Life tables give estimates for survival during time intervals and present the cumulative survival probability at the end of the interval.

Life tables give estimates for survival during time
intervals and present the cumulative survival probability at the end of the
interval. The key idea for estimating the cumulative survival for both life
tables and the Kaplan–Meier curve is represented by the following result for
conditional probabilities: Let *t*_{2}
> *t*_{1}. Let *P*(*t*_{2}|*t*_{1}) = *P*(*X* > *t*_{2}|*X *>* t*_{1}),
where* X *= survival time,* t*_{1}* *= time at the beginning of the interval, and* t*_{2}* *=* *the time at the end of the interval.
That is, *P*(*t*_{2}|*t*_{1})
is the conditional probability that a patient’s survival time *X* is at least *t*_{2}, given that we have observed the patient sur-viving
to *t*_{1}. Using this
conditional probability, we have the following product rela-tionship for a
survival curve, *S*(*t*), as shown by Equation 15.1:

*S*(*t*_{2})
=* P*(*t*_{2}|*t*_{1})* S*(*t*_{1})
for any *t*_{2} > *t*_{1}
≥ 0 (15.1)

where

*S *= survival time

*t*_{1}* *= initial time

*t*_{2}* *= latter time point

For the life table, the key is to use the data in
Table 15.1 to estimate *P*(*t*_{2}|*t*_{1}) at the endpoints of the selected intervals. Remember
that *S*(*t*) denotes the survival function. For the first interval from [0, *a*], we know that for all patients *S*(0) = 1 and, accordingly, *S*(*a*)
= *P*(*a*|0); i.e., all patients are alive at the beginning of the interval
and a portion of them survive until time *a*.

The life table method, also referred to as the
Cutler–Ederer method (Cutler and Ederer, 1958), is called an actuarial method
because it is the method most often used by actuaries to establish premiums for
insuring customers.

Now we will construct a life table for the data in
Table 15.1. We note from the last column that the survival times, including the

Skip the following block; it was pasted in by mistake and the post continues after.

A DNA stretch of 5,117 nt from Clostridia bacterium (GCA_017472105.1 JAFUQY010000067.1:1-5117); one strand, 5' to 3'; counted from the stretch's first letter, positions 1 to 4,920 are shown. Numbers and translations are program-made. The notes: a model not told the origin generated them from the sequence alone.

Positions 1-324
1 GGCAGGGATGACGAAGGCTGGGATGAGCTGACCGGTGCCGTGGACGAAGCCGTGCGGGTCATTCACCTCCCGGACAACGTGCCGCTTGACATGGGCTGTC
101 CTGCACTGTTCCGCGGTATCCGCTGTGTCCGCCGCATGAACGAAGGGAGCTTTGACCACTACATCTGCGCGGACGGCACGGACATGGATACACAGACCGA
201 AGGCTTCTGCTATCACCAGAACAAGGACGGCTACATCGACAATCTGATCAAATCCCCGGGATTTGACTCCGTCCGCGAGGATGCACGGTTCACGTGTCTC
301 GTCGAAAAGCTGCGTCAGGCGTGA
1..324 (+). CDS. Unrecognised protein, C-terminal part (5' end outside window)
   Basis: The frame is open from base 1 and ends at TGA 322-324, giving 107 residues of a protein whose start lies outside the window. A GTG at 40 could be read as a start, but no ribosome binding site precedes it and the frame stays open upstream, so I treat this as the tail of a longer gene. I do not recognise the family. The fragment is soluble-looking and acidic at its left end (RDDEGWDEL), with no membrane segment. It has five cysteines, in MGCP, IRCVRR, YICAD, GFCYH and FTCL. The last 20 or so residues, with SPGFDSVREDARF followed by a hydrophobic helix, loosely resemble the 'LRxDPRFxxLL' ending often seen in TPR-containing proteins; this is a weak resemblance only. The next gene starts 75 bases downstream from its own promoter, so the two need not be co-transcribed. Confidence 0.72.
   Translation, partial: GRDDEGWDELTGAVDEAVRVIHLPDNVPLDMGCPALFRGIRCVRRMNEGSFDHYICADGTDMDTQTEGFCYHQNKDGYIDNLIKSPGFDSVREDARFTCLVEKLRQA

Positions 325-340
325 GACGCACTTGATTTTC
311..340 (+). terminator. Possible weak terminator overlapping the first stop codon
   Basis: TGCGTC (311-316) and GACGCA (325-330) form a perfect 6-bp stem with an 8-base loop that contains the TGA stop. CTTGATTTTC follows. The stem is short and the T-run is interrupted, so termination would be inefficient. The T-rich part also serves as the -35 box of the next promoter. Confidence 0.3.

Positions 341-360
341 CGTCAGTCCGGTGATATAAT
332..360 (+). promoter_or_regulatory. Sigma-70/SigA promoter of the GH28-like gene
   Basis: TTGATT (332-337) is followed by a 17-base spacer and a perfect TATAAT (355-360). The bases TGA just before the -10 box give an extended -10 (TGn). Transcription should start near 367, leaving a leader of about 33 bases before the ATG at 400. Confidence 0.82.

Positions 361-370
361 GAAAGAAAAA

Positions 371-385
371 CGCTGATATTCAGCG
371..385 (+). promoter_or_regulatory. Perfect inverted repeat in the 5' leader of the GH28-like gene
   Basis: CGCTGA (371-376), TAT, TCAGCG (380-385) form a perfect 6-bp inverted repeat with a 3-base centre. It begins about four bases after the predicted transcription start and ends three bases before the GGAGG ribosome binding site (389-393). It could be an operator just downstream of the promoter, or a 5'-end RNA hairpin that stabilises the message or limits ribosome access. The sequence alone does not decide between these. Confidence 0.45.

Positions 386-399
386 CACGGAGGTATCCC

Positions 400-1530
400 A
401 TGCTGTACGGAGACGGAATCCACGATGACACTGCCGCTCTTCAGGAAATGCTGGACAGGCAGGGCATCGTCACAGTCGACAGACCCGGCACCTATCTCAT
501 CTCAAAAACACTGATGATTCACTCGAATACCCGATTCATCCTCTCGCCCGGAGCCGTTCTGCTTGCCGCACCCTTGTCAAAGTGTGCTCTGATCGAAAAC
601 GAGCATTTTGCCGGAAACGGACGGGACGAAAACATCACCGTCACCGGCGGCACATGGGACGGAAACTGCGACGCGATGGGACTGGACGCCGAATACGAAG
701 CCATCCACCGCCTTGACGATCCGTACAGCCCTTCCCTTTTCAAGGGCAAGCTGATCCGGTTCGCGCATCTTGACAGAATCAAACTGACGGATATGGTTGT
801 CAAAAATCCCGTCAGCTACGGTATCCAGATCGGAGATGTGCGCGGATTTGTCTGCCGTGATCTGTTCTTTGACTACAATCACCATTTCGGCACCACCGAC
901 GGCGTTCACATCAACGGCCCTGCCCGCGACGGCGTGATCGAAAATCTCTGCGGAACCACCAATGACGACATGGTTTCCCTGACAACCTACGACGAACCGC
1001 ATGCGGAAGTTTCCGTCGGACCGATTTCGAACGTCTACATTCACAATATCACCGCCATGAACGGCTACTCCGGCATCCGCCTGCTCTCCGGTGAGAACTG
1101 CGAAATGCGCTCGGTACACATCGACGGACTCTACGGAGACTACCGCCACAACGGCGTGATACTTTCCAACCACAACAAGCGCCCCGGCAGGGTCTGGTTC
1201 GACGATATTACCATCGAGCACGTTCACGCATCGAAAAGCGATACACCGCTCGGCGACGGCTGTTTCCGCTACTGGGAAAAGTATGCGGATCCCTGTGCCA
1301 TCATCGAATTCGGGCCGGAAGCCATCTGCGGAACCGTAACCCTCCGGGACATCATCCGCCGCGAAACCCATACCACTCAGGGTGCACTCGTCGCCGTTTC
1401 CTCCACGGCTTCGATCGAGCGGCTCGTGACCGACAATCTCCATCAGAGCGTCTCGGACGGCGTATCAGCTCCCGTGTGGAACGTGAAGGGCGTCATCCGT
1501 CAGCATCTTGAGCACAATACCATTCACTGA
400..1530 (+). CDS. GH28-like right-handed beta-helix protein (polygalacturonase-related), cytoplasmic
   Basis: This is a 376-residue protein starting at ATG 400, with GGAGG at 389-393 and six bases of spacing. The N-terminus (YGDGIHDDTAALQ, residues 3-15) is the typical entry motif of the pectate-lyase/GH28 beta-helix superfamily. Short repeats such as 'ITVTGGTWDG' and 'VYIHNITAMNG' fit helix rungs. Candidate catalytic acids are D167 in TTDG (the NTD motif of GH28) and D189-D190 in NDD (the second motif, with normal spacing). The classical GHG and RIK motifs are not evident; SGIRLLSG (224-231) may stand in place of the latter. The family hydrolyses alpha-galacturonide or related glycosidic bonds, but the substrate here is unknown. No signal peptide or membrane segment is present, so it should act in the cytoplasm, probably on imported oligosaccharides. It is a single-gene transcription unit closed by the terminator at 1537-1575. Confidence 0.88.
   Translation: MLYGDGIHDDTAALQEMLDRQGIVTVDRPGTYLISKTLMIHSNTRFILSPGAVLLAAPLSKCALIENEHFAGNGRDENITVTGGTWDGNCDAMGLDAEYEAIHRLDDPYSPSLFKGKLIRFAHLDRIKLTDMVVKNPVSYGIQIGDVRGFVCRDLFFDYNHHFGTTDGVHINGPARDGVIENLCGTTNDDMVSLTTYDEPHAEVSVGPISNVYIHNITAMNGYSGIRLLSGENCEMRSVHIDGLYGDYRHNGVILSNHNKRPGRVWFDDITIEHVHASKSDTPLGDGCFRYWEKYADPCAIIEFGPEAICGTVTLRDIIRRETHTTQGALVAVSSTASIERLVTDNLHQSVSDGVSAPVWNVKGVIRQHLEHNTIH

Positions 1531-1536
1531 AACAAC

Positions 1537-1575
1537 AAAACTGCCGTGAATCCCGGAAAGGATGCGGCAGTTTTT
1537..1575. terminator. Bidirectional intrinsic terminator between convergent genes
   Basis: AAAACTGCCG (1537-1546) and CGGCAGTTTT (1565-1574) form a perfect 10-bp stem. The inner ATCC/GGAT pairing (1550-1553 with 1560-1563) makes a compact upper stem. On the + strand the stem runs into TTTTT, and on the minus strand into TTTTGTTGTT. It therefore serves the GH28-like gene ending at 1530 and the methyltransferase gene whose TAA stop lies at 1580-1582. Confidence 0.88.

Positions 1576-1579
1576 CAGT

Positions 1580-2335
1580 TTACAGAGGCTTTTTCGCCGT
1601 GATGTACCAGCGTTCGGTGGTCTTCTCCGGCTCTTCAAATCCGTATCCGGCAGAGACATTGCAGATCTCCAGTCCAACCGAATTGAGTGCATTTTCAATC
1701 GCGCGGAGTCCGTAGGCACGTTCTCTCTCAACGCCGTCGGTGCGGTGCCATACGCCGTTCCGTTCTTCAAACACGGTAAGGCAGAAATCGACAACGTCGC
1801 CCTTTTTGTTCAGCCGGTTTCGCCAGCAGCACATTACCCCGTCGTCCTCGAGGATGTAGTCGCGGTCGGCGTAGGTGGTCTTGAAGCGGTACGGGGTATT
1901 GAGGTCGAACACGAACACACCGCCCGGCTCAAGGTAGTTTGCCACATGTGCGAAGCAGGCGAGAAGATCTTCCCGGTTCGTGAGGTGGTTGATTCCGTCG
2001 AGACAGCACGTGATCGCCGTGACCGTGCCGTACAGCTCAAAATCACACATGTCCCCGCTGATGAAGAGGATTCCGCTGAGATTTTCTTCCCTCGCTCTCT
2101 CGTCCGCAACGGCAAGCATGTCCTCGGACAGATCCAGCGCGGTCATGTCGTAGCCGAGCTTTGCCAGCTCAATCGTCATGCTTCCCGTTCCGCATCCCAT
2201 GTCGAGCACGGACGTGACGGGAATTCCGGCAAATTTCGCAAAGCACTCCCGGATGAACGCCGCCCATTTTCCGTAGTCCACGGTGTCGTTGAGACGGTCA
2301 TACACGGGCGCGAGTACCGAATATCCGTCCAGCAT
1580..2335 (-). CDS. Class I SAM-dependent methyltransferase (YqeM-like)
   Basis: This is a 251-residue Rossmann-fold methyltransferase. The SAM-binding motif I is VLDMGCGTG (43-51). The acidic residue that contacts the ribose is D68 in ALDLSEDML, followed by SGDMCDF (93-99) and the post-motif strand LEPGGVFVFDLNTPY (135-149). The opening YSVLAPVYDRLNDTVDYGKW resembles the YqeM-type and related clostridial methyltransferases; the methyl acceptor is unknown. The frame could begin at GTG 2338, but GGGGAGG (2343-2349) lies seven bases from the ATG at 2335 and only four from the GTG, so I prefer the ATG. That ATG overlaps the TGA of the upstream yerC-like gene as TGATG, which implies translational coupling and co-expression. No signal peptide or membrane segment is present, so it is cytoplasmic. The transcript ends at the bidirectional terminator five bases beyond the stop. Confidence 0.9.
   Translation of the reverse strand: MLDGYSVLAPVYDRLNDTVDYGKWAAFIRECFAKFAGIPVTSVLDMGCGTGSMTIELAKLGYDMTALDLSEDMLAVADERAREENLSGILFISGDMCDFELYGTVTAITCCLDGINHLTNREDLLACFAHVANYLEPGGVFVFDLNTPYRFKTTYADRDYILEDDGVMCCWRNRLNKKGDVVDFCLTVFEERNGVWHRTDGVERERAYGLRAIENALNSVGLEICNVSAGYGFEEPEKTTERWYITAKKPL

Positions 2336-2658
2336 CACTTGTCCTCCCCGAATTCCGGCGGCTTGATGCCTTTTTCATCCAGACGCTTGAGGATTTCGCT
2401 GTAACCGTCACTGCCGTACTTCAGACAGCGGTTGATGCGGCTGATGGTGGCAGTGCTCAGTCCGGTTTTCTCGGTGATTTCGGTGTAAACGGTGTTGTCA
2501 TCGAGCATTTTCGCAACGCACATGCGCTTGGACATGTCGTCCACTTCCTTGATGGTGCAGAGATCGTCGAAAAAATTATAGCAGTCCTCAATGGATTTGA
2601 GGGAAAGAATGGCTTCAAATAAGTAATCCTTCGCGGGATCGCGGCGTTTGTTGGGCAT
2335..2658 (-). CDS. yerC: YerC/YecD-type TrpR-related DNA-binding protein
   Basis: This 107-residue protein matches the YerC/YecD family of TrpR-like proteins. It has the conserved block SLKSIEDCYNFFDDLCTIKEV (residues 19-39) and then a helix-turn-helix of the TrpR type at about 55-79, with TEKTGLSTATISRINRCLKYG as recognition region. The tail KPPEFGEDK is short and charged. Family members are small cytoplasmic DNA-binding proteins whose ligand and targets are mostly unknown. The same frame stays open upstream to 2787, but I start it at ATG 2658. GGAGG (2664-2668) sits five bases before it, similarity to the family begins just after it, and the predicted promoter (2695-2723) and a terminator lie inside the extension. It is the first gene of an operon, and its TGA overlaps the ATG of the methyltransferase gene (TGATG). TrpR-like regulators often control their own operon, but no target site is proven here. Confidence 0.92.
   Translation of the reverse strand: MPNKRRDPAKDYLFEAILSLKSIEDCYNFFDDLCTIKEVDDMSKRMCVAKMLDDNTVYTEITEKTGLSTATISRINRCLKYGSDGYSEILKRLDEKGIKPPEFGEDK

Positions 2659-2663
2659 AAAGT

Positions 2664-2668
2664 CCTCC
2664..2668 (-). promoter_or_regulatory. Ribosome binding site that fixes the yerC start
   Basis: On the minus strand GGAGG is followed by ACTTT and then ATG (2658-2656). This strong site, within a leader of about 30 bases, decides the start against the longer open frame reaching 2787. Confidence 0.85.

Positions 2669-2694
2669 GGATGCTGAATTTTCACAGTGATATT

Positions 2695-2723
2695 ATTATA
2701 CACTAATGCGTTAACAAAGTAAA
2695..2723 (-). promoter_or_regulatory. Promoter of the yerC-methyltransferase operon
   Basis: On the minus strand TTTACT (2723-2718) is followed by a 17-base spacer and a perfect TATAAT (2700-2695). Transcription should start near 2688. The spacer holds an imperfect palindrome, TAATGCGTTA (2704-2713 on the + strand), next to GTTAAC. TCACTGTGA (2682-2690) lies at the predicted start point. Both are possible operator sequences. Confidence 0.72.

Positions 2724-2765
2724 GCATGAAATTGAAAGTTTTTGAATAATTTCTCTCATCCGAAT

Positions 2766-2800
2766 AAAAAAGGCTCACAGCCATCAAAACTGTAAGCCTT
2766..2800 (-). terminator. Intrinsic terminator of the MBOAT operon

censored times, range from 1.5 months to 17.6 months. We will group the data in
three-month intervals giving us seven intervals, namely, [0, 3), [3, 6), [6,
9), [9, 12), [12, 15), [15, 18), and [18, `). (See Table 15.2.) For each interval, we need to determine the number
of subjects who died during that interval, the number withdrawn during the
interval, the total number at risk at the beginning of the interval, and the
average number at risk dur-ing the interval. From these quantities, we compute:
(1) the estimated proportion who died during the interval, given that they
survived the previous intervals; and (2) the estimated proportion who would
survive during the interval given that they sur-vived during the previous
intervals.

Table 15.2 uses eight terms that may be unfamiliar
to the reader. Following are the precise definitions of these eight elements
for a life table:

·
The first column is labeled “Time
Interval.” We denote the *j*th interval
*I _{j}*.

·
The number who die during the *j*th interval is *D _{j}*. (

·
The number withdrawn during the *j*th interval is *W _{j}*. (

·
The number at risk at the start
of the *j*th interval is *N _{j}*. (This is the number of
subjects who entered into the study minus all deaths and all withdrawals that
occurred prior to the

·
The average number at risk in the
*j*th interval *N _{j}*’ =

·
*N _{j}*’

·
The estimated proportion
surviving during the interval is *p _{j}*.
From Table 15.2 (second row),

·
The cumulative survival estimate
for the *j*th interval is denoted *S _{j}* and is de-fined
recursively by

The method of recursion allows one to calculate a
quantity such as *S _{n}* by
first calculating

**TABLE 15.2. Life Table for Survival Times for Patients Using Data from
Table 15.1 ( N = 38)**

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